England’s greatest ever manager is ‘Big’ Sam Allardyce, statistically speaking. The late summer of 2016 saw Big Sam’s only victory as England manager. A last-gasp Adam Lallana goal stole a 1-0 win over 10-man Slovakia. However, he was soon unceremoniously axed due to a Daily Telegraph sting operation. The newspaper was investigating corruption in football and exposed insider knowledge reaching the highest echelons of the game. Yet, he was leaving with a 100% winning record.
Despite ultimately not playing, West Ham’s Michail Antonio was a curious inclusion in Allardyce’s national team setup. When announcing his squad, the coach argued that Antonio “scored nine goals in his first season and he’s a terrific athlete, a good crosser and a goal-scorer.” In this article, I will analyse Allardyce’s assertions by cross-referencing them with statistics on Antonio’s 2015/16 and 2018/19 seasons.
According to transfermarkt.co.uk, Antonio’s breakthrough 2015/16 season saw him make 32 appearances for West Ham in both the Premier League and the FA Cup. He scored nine goals. Notably, prior to his transfer to the top flight, he had scored four goals in his five games for Nottingham Forest. This brought his season total to 14 goals in 37 games.
This season Antonio has not been as prolific, despite being played eight times as a centre forward. So far he has only managed to find the net four times from his 31 games. Perhaps confirming his inadequacies in front of goal under Manuel Pellegrini, his strikes have largely been against weaker opposition. Whilst he scored to dent Liverpool’s title hopes in February, this has proven to be the exception to the rule. His other goals came in both fixtures against Fulham, as well as when facing Cardiff at the London Stadium. This doesn’t indicate the characteristics of a trusted goal scorer.
Delving deeper into the statistics however, we can see that Antonio has not been doing too much wrong with the opportunities he’s had. Using xG data from understat.com, we can better analyse Antonio’s ability in front of goal in the Premier League. Antonio’s xG goal difference in 2015/16 was fantastic, registering a very impressive -2.10. This indicates that the striker was very efficient in front of goal, statistically scoring two goals more than should have been expected.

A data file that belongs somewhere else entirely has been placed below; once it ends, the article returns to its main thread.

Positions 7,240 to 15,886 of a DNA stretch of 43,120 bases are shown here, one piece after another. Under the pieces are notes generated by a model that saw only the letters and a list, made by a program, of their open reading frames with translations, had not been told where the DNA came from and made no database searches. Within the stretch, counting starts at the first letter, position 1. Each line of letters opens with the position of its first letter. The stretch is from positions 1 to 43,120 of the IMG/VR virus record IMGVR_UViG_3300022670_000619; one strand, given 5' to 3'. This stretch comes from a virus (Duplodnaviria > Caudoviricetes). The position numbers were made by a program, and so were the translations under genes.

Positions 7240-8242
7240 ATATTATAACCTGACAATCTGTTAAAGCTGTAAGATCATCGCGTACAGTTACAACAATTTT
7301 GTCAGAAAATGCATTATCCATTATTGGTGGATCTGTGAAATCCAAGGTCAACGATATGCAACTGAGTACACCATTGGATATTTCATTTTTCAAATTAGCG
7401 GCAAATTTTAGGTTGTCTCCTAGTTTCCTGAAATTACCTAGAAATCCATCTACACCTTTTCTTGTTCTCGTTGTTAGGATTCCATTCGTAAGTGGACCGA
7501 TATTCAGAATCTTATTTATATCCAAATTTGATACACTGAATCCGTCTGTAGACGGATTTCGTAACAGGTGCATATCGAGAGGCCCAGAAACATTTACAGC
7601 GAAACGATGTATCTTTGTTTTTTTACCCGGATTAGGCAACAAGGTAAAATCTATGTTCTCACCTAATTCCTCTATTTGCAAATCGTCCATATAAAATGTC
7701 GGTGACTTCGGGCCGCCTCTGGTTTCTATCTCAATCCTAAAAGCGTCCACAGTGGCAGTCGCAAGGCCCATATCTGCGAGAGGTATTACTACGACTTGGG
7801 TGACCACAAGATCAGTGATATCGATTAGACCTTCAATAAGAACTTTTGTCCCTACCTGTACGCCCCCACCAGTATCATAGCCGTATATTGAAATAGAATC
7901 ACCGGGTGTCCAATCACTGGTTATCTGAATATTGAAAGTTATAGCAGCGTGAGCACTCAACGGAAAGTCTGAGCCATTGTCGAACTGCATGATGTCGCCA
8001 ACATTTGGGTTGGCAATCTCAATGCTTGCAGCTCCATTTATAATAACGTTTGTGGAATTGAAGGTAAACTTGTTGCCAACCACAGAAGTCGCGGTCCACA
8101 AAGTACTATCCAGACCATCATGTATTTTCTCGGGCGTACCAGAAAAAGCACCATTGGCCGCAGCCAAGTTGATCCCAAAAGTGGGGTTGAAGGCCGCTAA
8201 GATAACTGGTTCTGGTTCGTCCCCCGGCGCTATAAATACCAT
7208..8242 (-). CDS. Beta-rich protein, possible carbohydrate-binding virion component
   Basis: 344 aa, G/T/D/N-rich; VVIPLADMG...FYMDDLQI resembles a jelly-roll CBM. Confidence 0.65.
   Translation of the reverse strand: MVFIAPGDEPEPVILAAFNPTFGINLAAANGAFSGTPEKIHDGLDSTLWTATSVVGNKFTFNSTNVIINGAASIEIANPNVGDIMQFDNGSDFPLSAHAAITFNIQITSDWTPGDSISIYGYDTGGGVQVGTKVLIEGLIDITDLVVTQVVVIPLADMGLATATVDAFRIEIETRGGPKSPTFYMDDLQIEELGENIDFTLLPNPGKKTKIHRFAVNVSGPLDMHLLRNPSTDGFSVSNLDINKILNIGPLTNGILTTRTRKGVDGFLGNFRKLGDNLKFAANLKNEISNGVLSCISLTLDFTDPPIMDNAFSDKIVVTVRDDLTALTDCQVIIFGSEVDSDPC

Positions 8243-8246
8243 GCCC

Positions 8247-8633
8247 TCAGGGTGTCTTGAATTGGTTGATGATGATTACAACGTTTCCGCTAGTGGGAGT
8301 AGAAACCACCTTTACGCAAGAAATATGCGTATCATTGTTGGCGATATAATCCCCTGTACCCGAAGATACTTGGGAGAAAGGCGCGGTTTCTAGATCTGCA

This season Antonio has also been more effective when presented with a scoring chance, but only just. He currently sits on an xG difference of -0.04. This indicates that his finishing has been pretty much as good as could be anticipated. Clearly then, Antonio has not been as effective as he was in 2015/16 but unfortunately, this hasn’t been all down to him. Whilst his clinical finishing has depreciated somewhat, he has also not received the same quantity of opportunities from his teammates.
“A good crosser”
Eyeing up Antonio for a spot on the right of the 4-4-2/4-2-3-1 formation he used against Slovakia, Allardyce praised his crossing ability. As mentioned, Antonio played a total of 37 games in the 2015/16 season (including his five for Nottingham Forest prior to his transfer). Antonio assisted his West Ham teammates five times and helped a Forest colleague once. This season Antonio has also provided five assists. Understat.com rates his xA per 90 minutes (p90) as having increased from 0.12 in 2015/16 to 0.20 this season. Antonio is, on average, providing better opportunities for his teammates than previously.
On paper, Antonio has simply set up more goals this season for his fellow Hammers. However, Antonio’s assist record has actually increased in spite of his teammates in 2018/19. Whilst he has proportionally contributed more assists than previously, his xA difference stands at +0.51. This shows that from Antonio’s plays, West Ham should have scored an extra 0.51 goals. Even though football doesn’t operate in half goals, games can so often be decided by half chances. Antonio’s efforts should have rewarded West Ham with an extra goal this season.